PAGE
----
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Contents > Author > Fable Aesop > The Miller, His Son, And Their Ass 620 BC- 560 BC
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Fable Aesop
The Miller, His Son, And Their Ass
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A Miller and his son were driving their Ass to a neighboring fair
to sell him. They had not gone far when they met with a troop
of women collected round a well, talking and laughing. "Look
there," cried one of them, "did you ever see such fellows, to be
trudging along the road on foot when they might ride?"

The old man hearing this, quickly made his son mount the Ass,
and continued to walk along merrily by his side. Presently they
came up to a group of old men in earnest debate. "There," said
one of them, "it proves what I was a-saying. What respect is
shown to old age in these days? Do you see that idle lad riding
while his old father has to walk? Get down, you young scapegrace,
and let the old man rest his weary limbs."

Upon this the old man made his son dismount, and got up himself.
In this manner they had not proceeded far when they met a
company of women and children: "Why, you lazy old fellow," cried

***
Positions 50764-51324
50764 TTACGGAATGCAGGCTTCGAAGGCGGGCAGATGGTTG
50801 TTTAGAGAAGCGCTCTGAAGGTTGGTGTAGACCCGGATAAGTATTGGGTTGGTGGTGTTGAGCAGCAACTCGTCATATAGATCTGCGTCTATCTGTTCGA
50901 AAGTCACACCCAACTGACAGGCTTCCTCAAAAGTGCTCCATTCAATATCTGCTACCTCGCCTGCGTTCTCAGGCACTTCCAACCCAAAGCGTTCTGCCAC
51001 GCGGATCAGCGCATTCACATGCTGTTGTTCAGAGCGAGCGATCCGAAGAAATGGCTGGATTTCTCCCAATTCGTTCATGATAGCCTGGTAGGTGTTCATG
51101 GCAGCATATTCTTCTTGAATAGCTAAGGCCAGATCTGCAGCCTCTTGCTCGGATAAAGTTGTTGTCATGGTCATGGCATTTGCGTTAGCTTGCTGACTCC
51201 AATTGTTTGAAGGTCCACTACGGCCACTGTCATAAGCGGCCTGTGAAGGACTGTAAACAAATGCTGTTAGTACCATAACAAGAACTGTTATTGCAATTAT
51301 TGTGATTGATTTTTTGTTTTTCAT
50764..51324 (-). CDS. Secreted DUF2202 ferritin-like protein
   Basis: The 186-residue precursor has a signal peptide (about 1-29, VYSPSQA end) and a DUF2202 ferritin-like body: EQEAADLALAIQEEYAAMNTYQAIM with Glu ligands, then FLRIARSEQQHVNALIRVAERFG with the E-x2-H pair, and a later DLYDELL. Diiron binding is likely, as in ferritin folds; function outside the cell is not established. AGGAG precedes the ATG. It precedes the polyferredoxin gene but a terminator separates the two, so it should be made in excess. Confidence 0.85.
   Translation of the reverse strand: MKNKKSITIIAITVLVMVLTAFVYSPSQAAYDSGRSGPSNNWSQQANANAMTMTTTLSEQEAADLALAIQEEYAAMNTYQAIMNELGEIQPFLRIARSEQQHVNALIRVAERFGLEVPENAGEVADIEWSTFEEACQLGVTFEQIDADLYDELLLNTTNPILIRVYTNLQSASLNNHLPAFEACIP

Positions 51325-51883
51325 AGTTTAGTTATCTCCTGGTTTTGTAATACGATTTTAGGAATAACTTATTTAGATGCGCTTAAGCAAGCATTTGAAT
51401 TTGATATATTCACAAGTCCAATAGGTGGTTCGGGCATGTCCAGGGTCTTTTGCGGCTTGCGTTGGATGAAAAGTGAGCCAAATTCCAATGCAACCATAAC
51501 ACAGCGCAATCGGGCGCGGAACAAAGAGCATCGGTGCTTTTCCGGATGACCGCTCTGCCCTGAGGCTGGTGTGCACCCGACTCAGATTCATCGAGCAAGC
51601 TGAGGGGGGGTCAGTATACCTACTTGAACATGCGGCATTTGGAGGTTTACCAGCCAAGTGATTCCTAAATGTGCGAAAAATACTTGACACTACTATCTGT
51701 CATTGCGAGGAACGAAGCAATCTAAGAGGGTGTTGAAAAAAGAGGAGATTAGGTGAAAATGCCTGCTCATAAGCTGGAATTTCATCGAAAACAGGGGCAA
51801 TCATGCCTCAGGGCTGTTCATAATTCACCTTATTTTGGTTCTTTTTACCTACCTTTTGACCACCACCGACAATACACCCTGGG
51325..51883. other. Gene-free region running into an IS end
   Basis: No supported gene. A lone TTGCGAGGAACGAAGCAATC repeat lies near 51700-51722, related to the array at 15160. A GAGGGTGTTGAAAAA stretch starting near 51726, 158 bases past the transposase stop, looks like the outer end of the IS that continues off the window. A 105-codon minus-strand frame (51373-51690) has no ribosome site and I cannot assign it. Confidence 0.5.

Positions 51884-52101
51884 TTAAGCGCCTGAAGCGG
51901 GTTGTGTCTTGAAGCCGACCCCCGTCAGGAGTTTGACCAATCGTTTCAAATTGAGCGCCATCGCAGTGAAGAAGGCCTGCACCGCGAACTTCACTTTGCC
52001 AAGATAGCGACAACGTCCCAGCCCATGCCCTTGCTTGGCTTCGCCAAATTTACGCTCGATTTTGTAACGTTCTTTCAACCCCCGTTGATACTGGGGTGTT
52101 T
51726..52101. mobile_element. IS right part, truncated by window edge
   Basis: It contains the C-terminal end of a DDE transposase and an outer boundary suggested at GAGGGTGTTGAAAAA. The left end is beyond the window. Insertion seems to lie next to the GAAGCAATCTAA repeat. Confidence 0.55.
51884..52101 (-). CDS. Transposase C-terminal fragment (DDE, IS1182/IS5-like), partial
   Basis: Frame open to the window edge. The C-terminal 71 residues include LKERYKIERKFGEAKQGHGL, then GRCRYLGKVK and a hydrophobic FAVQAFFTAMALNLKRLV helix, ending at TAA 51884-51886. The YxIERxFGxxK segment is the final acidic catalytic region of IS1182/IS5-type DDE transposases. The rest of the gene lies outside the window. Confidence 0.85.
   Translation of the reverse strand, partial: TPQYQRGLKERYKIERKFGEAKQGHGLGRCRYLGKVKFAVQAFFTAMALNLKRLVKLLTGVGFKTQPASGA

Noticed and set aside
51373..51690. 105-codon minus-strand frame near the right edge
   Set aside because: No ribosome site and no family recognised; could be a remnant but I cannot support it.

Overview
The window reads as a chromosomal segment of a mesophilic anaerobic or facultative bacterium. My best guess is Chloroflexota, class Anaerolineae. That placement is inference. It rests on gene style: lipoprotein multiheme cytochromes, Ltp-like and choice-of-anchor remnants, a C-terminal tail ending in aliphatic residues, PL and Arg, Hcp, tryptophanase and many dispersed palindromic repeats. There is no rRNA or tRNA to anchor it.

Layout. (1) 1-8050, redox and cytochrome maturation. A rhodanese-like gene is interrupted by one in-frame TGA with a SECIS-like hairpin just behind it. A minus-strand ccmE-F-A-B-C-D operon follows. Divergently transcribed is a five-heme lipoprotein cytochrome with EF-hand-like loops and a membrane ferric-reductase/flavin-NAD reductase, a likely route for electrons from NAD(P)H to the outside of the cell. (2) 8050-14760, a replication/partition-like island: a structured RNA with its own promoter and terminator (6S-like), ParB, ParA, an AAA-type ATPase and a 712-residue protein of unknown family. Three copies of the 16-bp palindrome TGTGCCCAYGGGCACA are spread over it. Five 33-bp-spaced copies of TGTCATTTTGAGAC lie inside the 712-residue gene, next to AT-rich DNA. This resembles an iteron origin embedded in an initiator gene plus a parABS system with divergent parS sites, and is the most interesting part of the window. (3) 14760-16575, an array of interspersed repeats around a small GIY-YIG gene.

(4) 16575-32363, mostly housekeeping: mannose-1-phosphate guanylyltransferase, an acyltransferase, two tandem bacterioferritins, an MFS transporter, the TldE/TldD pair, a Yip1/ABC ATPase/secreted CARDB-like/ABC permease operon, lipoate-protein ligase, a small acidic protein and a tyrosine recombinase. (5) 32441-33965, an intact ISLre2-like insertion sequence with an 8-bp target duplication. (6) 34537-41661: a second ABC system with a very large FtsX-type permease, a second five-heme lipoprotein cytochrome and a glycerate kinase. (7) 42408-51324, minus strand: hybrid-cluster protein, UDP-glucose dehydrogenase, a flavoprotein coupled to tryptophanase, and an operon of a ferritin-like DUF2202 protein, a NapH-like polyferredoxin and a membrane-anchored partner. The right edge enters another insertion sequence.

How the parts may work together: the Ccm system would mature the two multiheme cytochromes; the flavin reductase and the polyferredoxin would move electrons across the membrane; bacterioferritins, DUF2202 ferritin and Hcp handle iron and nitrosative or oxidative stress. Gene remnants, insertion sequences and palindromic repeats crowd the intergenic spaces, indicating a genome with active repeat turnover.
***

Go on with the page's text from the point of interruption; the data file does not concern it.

several tongues at once, "how can you ride upon the beast, while
that poor little lad there can hardly keep pace by the side of you?"

The good-natured Miller immediately took up his son behind him.
They had now almost reached the town. "Pray, honest friend," said
a citizen, "is that Ass your own?"

"Yes," replied the old man.

"O, one would not have thought so," said the other, "by the way
you load him. Why, you two fellows are better able to carry the
poor beast than he you."

"Anything to please you," said the old man; "we can but try." So,
alighting with his son, they tied the legs of the Ass together and
with the help of a pole endeavored to carry him on their shoulders
over a bridge near the entrance to the town.

This entertaining sight brought the people in crowds to laugh at it,
till the Ass, not liking the noise nor the strange handling that he
was subject to, broke the cords that bound him and, tumbling off
the pole, fell into the river.

Upon this, the old man, vexed and ashamed, made the best of his
way home again, convinced that by endeavoring to please
everybody he had pleased nobody, and lost his Ass in the bargain.

(Translated by George Fyler Townsend, 1814-1900)
 

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